A Lady’s Guide to Selling Out: A Novel.
With “components of The Bold Type, Mad Men, and The Devil Wears Prada” (Entetainment Weekly), a young lady explores a precarious twenty-first-century profession—and the trickier inquiry of who she needs to be—in this viciously astute presentation novel
Casey Pendergast is losing her direction. Once a book-cherishing English major, Casey lands a vocation at a best promotion organization that exceedingly esteems her capacity to recount a decent story. Her closest companion believes she’s a sellout, yet Casey reveals to herself that she’s simply paying the bills—and she can’t help that she has champagne taste.
At the point when her difficult to-please manager doles out her to a best mystery battle that sets abstract creators with enterprises hungry for upmarket cachet, Casey is both energized and distrustful. Be that as it may, as she bungles America, charming her previous symbols, she’s stunned at how rapidly they trade off their uprightness: A short-story essayist leaves the scholarly community to create crusades for a larger size dress chain, a hermitic nature author transfers ownership of her all consuming purpose to a producer of granola bars.
When she begins to look all starry eyed at one of her creators, Casey can never again overlook her own pestering questions about the human cost of her prosperity. When the year’s greatest book celebration moves around in Las Vegas, it will take each ounce of Casey’s moxie to fix the harm—and, ideally, spare her own spirit.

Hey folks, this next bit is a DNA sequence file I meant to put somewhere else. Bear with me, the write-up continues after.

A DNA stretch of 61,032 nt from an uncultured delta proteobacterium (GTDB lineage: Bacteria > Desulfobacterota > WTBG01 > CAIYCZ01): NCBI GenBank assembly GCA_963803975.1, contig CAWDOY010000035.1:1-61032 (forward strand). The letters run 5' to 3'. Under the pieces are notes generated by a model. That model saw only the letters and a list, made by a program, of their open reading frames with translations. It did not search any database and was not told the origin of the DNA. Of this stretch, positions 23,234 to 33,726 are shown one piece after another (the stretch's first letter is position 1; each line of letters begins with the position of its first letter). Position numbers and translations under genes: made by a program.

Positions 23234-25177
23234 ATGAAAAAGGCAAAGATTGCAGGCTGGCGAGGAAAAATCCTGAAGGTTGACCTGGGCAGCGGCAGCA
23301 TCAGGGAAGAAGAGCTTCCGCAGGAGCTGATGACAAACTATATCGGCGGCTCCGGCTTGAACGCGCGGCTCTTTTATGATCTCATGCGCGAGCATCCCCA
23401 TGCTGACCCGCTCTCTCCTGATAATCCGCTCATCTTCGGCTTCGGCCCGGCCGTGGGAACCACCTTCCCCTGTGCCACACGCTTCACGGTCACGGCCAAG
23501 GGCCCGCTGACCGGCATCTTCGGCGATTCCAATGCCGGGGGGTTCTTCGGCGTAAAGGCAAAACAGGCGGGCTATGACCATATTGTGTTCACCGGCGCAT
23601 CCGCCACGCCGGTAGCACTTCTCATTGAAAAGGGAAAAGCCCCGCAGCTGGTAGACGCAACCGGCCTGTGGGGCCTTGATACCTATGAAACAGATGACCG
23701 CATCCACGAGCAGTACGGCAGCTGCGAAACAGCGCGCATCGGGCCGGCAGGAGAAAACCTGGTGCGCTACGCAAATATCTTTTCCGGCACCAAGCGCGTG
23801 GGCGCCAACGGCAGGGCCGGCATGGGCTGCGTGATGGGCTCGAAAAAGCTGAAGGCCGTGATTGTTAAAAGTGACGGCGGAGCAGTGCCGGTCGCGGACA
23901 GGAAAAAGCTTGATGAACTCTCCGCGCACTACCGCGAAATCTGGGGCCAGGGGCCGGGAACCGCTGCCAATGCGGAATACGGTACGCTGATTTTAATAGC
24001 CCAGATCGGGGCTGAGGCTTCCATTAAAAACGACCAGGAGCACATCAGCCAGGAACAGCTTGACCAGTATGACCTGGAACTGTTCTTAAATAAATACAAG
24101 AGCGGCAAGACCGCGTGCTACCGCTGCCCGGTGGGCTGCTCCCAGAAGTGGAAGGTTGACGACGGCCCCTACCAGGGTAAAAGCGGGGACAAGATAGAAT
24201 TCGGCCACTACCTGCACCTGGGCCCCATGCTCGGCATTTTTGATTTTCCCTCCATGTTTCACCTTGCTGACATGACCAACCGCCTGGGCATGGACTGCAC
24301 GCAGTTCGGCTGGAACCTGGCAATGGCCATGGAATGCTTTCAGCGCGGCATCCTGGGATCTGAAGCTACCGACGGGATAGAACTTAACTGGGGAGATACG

Told in a remarkable voice, with dangerously sharp perceptions about everything from women’s liberation to popular culture to online networking, A Lady’s Guide to Selling Out is the tale of a young lady unraveling the inconsistencies of our period and attempting to get away from the rodent race—by any methods important.
Advance adulate for A Lady’s Guide to Selling Out
“Bitingly amusing . . . [Sally] Franson’s smart introduction agilely sticks the high-flying universe of publicizing and sentiment in the period of online networking. . . . Franson’s powerfully defective courageous woman stands her ground as she endeavors to discover genuineness, which means, and even love in a requesting world, bringing about an addictive, idealist novel.”— Publishers Weekly
“A brave champion loses herself in a vortex of current endeavoring in this introduction novel. . . . Desire the clever portrayal, remain for the tornado plot, thrive in the mocking gleam.”—Kirkus Reviews
“A wry, attentive interpretation of profession achievement and ambition.”—New York Post
“A book darling is torn between a cushy gig and . . . indeed, her spirit, basically.”—Cosmopolitan
|Dimensions||9.69 × 6.69 × 1.18 cm|
The Dial Press
The Dial Press
The Dial Press
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